Is Tuboplasty the Solution to Your Infertility Struggles?
If you are struggling to get or stay pregnant, then you certainly aren’t alone. According to Centers for Disease Control and Prevention (CDC), approximately 10 percent of women face the same obstacle. However, the good news is that there are some proven and effective ways to increase the chances of natural conception, including a type of microsurgery known as tuboplasty.
During tuboplasty, the surgeon attempts to repair blockages in one or more of the fallopian tubes that prevent the egg from reaching the uterus, and ultimately being fertilized by male sperm. These blockages are often due to a painful disorder known as endometriosis, which occurs when tissue that lines the interior of the uterus (also known as the endometrium) starts to grow outside of the uterus. While having endometriosis does not eliminate the possibility of getting pregnant, it does make it more difficult for about 66 percent of women affected by the disorder. About 13.6 million women in the U.S. suffer from mild to severe endometriosis.
There are five common types of tuboplasty surgery: Tubal Reanastomosis, Salpingostomy, Cornual Implantation, Fimbrioplasty, and Salpingolysis. Each of these is briefly described below (for a more detailed discussion visit tuboplasty.com).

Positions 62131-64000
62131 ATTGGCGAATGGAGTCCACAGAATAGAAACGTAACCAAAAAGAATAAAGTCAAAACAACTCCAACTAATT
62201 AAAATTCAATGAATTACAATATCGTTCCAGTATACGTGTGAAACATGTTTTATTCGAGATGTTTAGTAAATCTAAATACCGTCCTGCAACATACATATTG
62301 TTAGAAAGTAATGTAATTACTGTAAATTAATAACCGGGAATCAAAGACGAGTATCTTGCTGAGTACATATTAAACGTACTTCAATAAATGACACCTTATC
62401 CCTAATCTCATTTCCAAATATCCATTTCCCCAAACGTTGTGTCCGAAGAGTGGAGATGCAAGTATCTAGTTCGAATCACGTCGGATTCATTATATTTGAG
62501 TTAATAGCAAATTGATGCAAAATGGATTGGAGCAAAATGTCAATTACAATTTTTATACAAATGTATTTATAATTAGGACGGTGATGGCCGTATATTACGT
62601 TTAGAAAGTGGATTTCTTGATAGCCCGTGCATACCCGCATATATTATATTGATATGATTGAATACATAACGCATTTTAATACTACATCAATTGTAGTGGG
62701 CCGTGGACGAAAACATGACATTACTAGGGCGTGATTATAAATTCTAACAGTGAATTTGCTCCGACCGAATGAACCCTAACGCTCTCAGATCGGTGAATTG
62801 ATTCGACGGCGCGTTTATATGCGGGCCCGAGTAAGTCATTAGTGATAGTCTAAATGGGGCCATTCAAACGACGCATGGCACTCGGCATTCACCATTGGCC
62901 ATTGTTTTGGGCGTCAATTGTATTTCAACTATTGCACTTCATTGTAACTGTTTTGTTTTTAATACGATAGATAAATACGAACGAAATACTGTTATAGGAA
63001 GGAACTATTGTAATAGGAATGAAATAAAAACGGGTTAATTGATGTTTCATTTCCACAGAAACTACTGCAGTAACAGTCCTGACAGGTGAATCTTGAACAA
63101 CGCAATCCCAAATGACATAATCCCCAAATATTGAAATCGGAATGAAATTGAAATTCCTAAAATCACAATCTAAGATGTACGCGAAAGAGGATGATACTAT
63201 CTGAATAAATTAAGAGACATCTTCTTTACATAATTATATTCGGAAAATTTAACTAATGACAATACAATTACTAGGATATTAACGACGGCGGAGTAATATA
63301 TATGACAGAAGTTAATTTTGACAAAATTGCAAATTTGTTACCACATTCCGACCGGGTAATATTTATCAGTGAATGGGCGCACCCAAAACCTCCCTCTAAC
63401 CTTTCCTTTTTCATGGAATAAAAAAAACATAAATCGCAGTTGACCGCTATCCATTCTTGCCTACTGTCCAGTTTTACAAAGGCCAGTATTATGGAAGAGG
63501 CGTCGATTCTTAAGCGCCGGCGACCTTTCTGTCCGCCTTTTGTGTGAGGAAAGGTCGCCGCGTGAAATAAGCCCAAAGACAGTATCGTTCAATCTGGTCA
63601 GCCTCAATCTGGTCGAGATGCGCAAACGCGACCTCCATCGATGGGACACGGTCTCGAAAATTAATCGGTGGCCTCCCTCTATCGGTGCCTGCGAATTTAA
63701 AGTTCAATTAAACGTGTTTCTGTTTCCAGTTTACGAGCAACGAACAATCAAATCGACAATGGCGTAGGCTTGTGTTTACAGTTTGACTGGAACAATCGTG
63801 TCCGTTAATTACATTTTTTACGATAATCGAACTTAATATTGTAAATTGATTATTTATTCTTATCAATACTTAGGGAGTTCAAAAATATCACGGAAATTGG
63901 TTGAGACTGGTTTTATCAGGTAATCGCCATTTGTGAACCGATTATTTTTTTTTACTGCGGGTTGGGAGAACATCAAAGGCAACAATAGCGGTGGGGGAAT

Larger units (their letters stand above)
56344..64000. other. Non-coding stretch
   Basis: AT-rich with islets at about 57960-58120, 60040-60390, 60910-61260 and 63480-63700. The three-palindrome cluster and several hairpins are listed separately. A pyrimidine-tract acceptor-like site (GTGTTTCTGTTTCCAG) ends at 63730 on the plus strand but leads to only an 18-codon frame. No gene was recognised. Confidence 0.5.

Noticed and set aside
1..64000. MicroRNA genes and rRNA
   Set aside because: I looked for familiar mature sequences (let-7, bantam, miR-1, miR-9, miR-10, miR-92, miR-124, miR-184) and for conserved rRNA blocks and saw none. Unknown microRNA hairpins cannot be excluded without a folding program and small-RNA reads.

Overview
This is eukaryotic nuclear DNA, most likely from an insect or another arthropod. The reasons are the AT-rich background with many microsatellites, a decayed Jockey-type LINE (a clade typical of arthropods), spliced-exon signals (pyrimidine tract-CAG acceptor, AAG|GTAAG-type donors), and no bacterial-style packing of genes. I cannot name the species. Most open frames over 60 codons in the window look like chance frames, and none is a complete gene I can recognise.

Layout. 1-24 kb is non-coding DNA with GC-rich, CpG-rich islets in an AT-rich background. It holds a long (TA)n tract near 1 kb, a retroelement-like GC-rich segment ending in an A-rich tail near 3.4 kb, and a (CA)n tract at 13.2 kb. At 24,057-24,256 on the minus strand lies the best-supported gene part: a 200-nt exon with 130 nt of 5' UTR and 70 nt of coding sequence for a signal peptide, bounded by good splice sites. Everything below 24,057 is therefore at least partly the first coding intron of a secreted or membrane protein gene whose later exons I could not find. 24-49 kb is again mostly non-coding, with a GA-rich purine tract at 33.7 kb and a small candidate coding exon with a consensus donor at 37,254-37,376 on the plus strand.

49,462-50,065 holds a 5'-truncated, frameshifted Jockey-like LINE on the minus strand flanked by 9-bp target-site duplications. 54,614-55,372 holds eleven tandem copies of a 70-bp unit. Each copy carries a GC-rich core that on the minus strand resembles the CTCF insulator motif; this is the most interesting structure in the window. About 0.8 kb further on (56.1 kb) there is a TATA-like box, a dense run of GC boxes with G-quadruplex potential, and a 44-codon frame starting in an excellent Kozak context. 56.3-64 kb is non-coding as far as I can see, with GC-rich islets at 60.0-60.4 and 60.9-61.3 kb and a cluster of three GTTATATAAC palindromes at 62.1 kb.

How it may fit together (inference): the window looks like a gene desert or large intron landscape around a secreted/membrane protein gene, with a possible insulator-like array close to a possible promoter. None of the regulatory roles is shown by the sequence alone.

- Tubal Reanastomosis (which is also referred to as Tubal Ligation Reversal, Tubal Sterilization Reversal, and Tubal Reversal) involves joining two healthy tubal segments.
- Salpingostomy is performed to remove an ectopic pregnancy or repair a damaged tube, and involves creating a new distal tubal opening (through which the oocyte enters during ovulation).
- Cornual Implantation is among the most complicated types of tuboplasty surgery. It involves resecting an occluded transmural segment of the fallopian tube, followed by connecting the distal patent segment of the Fallopian tube to the uterus. The result is that the fallopian tube connects to the endometrial cavity.
- Fimbrioplasty enables the egg to correctly move into the fimbria by reconstructing a part of the Fallopian tube near the ovary.
- Salpingolysis is a treatment for endometriosis (described above), and involves dividing the scar tissues around the fallopian tube. Restoring the opening of the tube increases the chances of fertility.
It is important to note that while tuboplasty has been performed around the world for decades, there are risks involved (as with any surgery). Furthermore, tuboplasty does not guarantee pregnancy. However, about 65 percent of women become pregnant within one year after the surgery, which means that it may be something that you want to discuss with your family doctor or OB/GYN.